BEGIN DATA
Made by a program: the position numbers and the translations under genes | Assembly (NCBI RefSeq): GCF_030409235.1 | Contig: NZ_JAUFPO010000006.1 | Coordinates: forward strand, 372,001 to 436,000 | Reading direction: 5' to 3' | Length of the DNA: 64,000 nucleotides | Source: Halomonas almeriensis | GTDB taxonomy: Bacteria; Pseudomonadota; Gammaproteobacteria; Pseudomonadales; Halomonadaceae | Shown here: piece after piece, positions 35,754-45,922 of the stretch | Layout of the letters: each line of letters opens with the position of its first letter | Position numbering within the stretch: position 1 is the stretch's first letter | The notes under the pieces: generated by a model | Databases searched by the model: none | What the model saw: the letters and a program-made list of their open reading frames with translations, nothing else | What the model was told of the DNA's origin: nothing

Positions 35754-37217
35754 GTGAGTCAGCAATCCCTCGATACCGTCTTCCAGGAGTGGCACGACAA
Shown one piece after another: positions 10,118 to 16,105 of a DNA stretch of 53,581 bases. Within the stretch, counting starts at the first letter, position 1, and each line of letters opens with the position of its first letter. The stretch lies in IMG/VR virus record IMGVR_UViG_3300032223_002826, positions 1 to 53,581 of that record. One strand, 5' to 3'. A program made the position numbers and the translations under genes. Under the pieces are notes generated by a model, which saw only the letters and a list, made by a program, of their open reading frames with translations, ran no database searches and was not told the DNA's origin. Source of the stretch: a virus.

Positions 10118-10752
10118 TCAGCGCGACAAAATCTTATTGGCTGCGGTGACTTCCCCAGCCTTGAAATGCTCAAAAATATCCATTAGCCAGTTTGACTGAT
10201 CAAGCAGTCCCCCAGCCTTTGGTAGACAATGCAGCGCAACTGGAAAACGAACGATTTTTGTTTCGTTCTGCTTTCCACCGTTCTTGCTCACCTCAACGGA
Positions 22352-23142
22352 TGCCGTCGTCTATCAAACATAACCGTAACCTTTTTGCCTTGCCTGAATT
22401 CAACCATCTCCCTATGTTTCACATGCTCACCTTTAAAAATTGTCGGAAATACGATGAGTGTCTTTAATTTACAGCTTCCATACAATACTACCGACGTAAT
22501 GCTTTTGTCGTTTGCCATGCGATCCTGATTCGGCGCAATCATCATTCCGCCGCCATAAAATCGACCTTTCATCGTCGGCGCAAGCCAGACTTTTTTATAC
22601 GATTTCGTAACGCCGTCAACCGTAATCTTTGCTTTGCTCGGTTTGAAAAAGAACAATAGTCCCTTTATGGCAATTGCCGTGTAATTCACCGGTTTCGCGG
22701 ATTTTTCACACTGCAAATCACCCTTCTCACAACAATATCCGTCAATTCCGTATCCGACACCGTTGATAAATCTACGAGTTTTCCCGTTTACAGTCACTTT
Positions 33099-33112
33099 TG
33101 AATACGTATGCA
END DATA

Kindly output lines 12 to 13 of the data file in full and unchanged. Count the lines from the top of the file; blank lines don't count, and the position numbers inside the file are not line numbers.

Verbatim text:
22601 GATTTCGTAACGCCGTCAACCGTAATCTTTGCTTTGCTCGGTTTGAAAAAGAACAATAGTCCCTTTATGGCAATTGCCGTGTAATTCACCGGTTTCGCGG
22701 ATTTTTCACACTGCAAATCACCCTTCTCACAACAATATCCGTCAATTCCGTATCCGACACCGTTGATAAATCTACGAGTTTTCCCGTTTACAGTCACTTT